Additional information: Glossary

Binding Orders

Acting under binding orders is understood as a predicament where the recipient of an order, although recognizing its criminal character, nonetheless carries it out because not to do so would mean objectively exposing themselves to a danger for life and limb. The recipient of such an order is not subject to prosecution.

If the binding constraint did not exist however, the carrying out of an order recognized as criminal was, under § 47 (1), 2 of the Code of Military Justice, a punishable offense also in the Nazi period.

If the recipient can credibly show that they carried out the order because they feared for their life, even if this danger did not objectively exist, lawyers speak of “putative binding orders” and courts can recognize this as exempt from punishment.

Binding orders was a pivotal argument in the defense of Nazi war criminals.



Common Design

Common Design comes principally from the Anglo-American legal tradition. It designates a crime where several perpetrators knowingly and actively took part in the joint pursuit of a goal. At the main concentration camp trials this meant that running a concentration camp was the criminal action and every function or task performed in the concentration camp system represented a part of this crime.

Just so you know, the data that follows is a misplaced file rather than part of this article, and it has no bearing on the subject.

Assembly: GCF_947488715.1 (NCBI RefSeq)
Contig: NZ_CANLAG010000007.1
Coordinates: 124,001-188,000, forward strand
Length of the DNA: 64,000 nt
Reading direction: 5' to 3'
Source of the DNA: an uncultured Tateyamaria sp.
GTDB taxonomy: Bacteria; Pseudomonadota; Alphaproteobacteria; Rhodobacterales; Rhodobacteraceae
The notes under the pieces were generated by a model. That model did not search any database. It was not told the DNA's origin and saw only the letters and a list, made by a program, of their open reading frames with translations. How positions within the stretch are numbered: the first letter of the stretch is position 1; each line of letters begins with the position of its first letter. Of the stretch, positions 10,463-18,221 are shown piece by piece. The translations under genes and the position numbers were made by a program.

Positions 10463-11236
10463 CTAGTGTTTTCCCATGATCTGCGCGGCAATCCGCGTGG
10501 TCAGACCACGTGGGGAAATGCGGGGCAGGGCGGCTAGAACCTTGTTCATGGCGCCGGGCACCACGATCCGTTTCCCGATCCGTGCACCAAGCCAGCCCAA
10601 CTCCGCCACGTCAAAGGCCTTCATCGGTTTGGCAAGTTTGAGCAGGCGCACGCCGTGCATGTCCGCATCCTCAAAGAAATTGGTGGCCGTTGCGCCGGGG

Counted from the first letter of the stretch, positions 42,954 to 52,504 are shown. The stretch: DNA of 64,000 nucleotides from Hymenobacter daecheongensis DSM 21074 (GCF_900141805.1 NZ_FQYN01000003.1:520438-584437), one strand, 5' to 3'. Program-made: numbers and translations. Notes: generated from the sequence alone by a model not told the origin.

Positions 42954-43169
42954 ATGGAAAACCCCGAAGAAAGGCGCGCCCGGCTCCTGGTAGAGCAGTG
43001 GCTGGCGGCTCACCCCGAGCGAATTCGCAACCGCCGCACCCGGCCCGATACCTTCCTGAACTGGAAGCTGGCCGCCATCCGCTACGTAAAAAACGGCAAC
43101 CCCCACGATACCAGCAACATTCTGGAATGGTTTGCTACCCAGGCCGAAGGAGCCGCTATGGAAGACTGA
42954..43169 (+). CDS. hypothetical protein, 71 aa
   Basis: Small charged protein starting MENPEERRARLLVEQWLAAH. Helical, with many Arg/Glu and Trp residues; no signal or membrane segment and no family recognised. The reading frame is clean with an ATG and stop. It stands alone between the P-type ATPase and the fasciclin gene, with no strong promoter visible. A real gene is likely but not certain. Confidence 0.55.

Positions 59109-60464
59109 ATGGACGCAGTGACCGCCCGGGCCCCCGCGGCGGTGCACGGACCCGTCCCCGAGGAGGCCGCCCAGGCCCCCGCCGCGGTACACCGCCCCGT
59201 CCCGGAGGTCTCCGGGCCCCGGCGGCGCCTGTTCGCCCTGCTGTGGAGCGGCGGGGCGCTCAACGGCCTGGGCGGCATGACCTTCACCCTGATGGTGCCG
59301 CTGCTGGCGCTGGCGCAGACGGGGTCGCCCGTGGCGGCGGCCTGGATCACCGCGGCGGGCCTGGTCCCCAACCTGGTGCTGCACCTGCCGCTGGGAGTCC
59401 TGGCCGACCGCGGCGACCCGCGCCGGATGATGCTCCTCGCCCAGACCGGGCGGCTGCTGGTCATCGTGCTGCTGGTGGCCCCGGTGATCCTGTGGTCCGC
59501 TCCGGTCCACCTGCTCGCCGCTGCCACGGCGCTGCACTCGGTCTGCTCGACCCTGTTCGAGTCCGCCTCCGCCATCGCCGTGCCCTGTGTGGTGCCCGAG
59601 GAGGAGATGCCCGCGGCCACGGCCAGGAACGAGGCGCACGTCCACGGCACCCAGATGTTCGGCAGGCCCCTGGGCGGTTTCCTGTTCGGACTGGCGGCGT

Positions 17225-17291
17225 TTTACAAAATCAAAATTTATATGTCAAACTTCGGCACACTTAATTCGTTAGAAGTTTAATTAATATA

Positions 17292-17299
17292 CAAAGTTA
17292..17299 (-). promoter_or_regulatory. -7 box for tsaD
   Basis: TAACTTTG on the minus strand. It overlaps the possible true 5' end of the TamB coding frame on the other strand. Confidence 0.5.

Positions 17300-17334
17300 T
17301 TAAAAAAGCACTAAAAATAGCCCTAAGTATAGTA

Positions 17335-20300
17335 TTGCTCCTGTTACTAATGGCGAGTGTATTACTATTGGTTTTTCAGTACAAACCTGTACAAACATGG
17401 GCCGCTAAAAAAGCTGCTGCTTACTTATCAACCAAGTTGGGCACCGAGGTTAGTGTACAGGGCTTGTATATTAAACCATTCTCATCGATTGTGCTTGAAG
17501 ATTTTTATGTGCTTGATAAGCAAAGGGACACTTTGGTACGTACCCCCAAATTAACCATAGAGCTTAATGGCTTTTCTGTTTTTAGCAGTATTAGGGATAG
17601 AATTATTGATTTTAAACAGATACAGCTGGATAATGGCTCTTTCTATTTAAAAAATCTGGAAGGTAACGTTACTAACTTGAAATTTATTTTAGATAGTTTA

While there can be no binding orders in Common Design, the courts could adjudge different degrees of criminal offense and guilt depending on the position of the accused in the system. If it could be proven that there had been no participation in the overall undertaking, then an acquittal was possible in exceptional cases.




Denazification refers to the attempt by the Allies to liberate the state, the economy, the judiciary, and society in Germany from National Socialism and its ideology, both in private and public spheres, and build a democracy on new foundations. This initiative was pursued differently by each of the occupying powers.

One of the first denazification measures implemented in the U.S. zone was automatic arrest for Nazi officials who had served in the state bureaucracy or the party, or for persons the Allies considered a threat. Denazification was transferred to German jurisdiction in March 1946 with the introduction of the Law for the Liberation from National Socialism and Militarism. Every person of legal age had to fill out a questionnaire. Members of the Nazi Party and its organizations faced proceedings before civilian tribunals which could impose punishments ranging from fines to terms in labor camps.



Airmen’s murders

The airmen’s murders refer to the killing of Allied aircrews by German military personnel and civilians in contravention of international law. The perpetrators were mainly local Nazi Party officials and policemen, less often Wehrmacht soldiers. The civilian population was also involved. The total number of violent crimes against Allied airmen was around 1,000.

With 226 proceedings, punishing these murders was one of the main concerns at the Dachau Trials.